Giles Fletcher, the Elder

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Giles Fletcher, the Elder (c. 1548–1611) was an English poet and diplomat, member of the English Parliament.

Giles Fletcher 'The history of Russia' titlepage, 2nd Ed. (1643)

Giles Fletcher was the son of Richard Fletcher, vicar of Bishop's Stortford.[1]

Fletcher was born in Watford, Hertfordshire. He spent his early life at Cranbrook before entering Eton College about 1561. From there, Fletcher continued his education at King's College, Cambridge, where he was appointed a fellow in 1568 and gained his B.A. in the academic year 1569-70.[1]

Studying Greek and poetry, Fletcher contributed to the translation of several of Demosthenes' orations. On 22 March 1572, Fletcher became a lecturer in King's and held this position until March the following year, until he became a lecturer in Greek, a position which he held until Michaelmas term 1579. Continually rising within the academia, Fletcher rose to dean of arts, the highest position he was to attain at Kings, in 1580-81. However, this would not last long, for he decided to marry, forcing him to give up his fellowship. On 16 January, in his father's church, he married Joan Sheafe. Returning to Cambridge later, he received his Doctor of Civil Law degree. After attaining his law degree, the family settled back in Cranbrook, where once again the family was united. On 8 April 1582, Giles and Joan's first child, Phineas, was baptized. During the same year, Giles was made chancellor of the diocese of Sussex.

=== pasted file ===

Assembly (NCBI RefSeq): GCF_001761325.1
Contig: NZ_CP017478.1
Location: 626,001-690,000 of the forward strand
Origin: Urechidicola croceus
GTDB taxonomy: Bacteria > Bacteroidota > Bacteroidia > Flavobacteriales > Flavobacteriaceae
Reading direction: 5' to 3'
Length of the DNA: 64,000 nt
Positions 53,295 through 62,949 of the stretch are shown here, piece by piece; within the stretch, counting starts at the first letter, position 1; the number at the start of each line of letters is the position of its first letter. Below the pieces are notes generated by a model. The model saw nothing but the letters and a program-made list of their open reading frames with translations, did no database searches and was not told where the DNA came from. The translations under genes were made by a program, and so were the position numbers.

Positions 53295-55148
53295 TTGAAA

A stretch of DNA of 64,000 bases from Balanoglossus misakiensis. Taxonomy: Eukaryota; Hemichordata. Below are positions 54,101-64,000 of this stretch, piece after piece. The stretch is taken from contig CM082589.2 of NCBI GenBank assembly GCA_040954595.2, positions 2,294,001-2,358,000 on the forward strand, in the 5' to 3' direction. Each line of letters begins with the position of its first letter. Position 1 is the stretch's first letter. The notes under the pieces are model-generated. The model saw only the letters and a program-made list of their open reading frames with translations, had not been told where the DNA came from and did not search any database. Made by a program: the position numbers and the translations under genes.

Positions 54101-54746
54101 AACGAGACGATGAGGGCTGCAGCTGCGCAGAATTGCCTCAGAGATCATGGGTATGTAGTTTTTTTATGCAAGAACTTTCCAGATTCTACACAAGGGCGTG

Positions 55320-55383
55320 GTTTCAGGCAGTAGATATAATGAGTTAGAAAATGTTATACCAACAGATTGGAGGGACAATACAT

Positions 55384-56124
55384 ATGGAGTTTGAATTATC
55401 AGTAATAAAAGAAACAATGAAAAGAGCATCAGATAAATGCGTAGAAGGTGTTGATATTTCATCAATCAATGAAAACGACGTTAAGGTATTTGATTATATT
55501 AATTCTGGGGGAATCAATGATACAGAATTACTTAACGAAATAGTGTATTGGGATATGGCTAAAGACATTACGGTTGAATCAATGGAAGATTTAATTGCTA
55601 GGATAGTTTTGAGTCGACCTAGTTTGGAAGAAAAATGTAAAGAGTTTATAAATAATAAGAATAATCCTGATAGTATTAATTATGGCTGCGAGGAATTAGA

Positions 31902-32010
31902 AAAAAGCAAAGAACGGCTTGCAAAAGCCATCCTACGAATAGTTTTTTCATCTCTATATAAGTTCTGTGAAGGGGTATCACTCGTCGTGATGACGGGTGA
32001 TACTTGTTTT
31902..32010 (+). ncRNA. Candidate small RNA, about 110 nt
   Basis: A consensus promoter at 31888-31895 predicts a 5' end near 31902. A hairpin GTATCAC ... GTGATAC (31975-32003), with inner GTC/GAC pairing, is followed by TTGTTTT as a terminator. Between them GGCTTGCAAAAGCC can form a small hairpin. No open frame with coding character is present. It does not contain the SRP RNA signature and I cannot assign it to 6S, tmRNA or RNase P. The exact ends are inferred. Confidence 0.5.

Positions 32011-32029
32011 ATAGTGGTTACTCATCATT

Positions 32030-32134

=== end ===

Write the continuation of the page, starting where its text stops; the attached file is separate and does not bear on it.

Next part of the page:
In 1584, Fletcher was elected to the parliament which began on 23 November, for Winchelsea, one of the Cinque Ports. It was at this point that the Fletchers would permanently call London home. During his stint in Parliament, Fletcher served on three committees. In 1586, Fletcher was appointed as the Remembrancer of the City of London, an office which he held until 1605.[2] In 1588 he was an ambassador to Russia to reestablish the treaty with tsar Feodor I of Russia. Fletcher published a treatise, Of the Russe Common Wealth (1591). The treaty to be reestablished was primarily concerning the English trade, but before he departed Queen Elizabeth made him a Master of Requests. Fletcher's account gives a vivid description of the Russian world pre-1600.

He is best known for his sonnet Licia. He is the father of the poet Giles Fletcher the younger.


  1. ^ a b "Fletcher, Giles (FLTR565G)". A Cambridge Alumni Database. University of Cambridge.
  2. ^
  • Of the Russe Common Wealth. Or, Maner of gouernement of the Russe emperour, (commonly called the Emperour of Moskouia) with the manners, and fashions of the people of that countrey, London (1591), facsimile reprint (1966)
  • The English Works of Giles Fletcher the Elder, The University of Wisconsin Press, Madison 1964

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